Households with children have also seen a larger-than-average increase in poverty (up 2.9 percentage points since June) as many parents have struggled to go back to work while their kids participate in virtual schooling from home. About 2.3 million children under 17 have fallen into poverty since June – a huge increase.
The report also warns that poverty rates may continue to soar due to the expiration of additional benefits at the end of this month. The last two federal emergency unemployment programs in the CARES Act (including Pandemic Unemployment Assistance, for those usually not eligible for regular unemployment insurance) expired December 26.
According to a separate analysis by the Century Foundation, up to 12 million workers who rely on these programs lost them on the day after Christmas, which will add to the more than four million Americans that have already exhausted their federal unemployment benefits.
Making matters worse, more than 14 million American households are at risk of eviction, according to recent reports, with nearly 5 million of those households expected to receive eviction notices starting January 31 when a ban issued by the Centers For Disease Control lapses.
Again, these risks are highest among minorities and Americans who have only a high school education or less.
Conclusions & The Very Questionable Outlook For 2021
The number of Americans falling into poverty is exploding with the end of federal stimulus programs. While President Trump just signed a new $900 billion stimulus package, Congress is considering a potentially large new round of stimulus checks as this is written. Assuming additional relief is coming, it may be too late for millions of Americans who may lose their homes or apartments soon after January 31.
As I wrote in my Blog on December 10, the latest broad survey of economists and forecasters found most expect a strong US economic recovery in the second half of next year. Yet that positive outlook is based on two critical assumptions:
First, they assume the latest COVID-19 spike will be contained just ahead and will not surpass the spike seen earlier this year. That is a dangerous assumption in my opinion. And it also assumes there will not be another widespread shutdown of the economy in early 2021. But as we all know, that remains to be seen. It could happen.
Second, the widespread belief among forecasters that the economy will fully recover in the second half of 2021 did not take into account the huge number of families which have fallen into poverty over the last several months, much less those who will in the coming months.
Thus, I believe it is far too premature to be so optimistic about a full economic rebound in the second half of next year. The truth is, we just don’t know what the future holds. As a result, I will not be surprised to see many forecasters downgrade their projections for how well the economy does next year in the weeks just ahead.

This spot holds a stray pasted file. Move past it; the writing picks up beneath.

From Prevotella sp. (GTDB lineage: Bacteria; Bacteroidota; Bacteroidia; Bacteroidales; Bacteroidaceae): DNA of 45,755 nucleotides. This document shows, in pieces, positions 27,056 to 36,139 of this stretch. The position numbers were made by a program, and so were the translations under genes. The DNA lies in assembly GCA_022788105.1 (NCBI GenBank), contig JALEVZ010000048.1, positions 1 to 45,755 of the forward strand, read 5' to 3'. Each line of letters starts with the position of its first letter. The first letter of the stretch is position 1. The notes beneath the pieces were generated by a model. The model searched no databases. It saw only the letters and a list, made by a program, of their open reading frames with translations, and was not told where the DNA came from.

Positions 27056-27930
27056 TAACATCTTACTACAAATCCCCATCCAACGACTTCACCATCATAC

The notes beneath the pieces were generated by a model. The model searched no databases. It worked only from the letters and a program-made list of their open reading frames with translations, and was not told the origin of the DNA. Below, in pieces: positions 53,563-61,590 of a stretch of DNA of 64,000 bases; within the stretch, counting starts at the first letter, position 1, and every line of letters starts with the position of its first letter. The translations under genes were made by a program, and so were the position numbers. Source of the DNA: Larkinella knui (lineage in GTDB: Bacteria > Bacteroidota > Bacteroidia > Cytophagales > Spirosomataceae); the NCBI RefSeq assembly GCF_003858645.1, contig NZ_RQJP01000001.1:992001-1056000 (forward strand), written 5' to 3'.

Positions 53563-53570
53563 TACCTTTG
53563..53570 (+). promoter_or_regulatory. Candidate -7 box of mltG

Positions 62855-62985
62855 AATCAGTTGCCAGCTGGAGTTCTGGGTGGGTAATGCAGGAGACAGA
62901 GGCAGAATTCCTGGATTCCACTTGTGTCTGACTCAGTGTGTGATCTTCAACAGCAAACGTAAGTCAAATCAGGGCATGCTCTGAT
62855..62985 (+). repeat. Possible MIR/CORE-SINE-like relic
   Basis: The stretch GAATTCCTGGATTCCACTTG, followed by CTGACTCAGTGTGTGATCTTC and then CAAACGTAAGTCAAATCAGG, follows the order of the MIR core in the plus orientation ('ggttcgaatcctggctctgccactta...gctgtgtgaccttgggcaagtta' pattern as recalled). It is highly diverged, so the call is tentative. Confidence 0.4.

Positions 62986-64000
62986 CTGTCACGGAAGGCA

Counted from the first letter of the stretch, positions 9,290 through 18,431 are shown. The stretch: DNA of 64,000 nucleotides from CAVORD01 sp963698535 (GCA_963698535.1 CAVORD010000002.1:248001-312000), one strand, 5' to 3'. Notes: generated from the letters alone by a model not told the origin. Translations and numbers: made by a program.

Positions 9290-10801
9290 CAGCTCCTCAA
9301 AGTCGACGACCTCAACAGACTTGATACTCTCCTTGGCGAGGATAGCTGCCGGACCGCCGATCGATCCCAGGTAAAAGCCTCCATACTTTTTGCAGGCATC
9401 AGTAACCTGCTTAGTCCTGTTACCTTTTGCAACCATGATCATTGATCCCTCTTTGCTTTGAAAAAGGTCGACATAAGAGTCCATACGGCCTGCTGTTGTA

Happy New Year & Best Wishes For 2021!
In closing, I hope you and your family had a wonderful Christmas or whatever holiday you were celebrating. We had a great Christmas! The kids and their spouses came home for several days, after we all missed being together at Thanksgiving. We enjoyed lots of wonderful conversations, great food and, of course, lots of football.
Debi and I are so blessed to have great kids!
Let me end by wishing you all a Happy & Prosperous New Year! While I have some reservations about 2021, I am confident we’ll get through it OK, especially if the Republicans hold the Senate by winning at least one of the two Georgia runoff elections on January 5. We’ll see.
Finally, thank you to all of our clients and everyone who reads my weekly E-Letter and Blog. As always, feel free to share my writing with anyone you wish (FYI, we never solicit them). And I always love to hear from you with comments or suggestions or whatever may be on your mind.
Wishing you a happy & successful New Year,
Gary D. Halbert
Forecasts & Trends E-Letter is published by Halbert Wealth Management, Inc. Gary D. Halbert is the president and CEO of Halbert Wealth Management, Inc. and is the editor of this publication. Information contained herein is taken from sources believed to be reliable but cannot be guaranteed as to its accuracy. Opinions and recommendations herein generally reflect the judgement of Gary D. Halbert (or another named author) and may change at any time without written notice. Market opinions contained herein are intended as general observations and are not intended as specific investment advice. Readers are urged to check with their investment counselors before making any investment decisions. This electronic newsletter does not constitute an offer of sale of any securities. Gary D. Halbert, Halbert Wealth Management, Inc., and its affiliated companies, its officers, directors and/or employees may or may not have investments in markets or programs mentioned herein. Past results are not necessarily indicative of future results. All investments have a risk of loss. Be sure to read all offering materials and disclosures before making a decision to invest. Reprinting for family or friends is allowed with proper credit. However, republishing (written or electronically) in its entirety or through the use of extensive quotes is prohibited without prior written consent.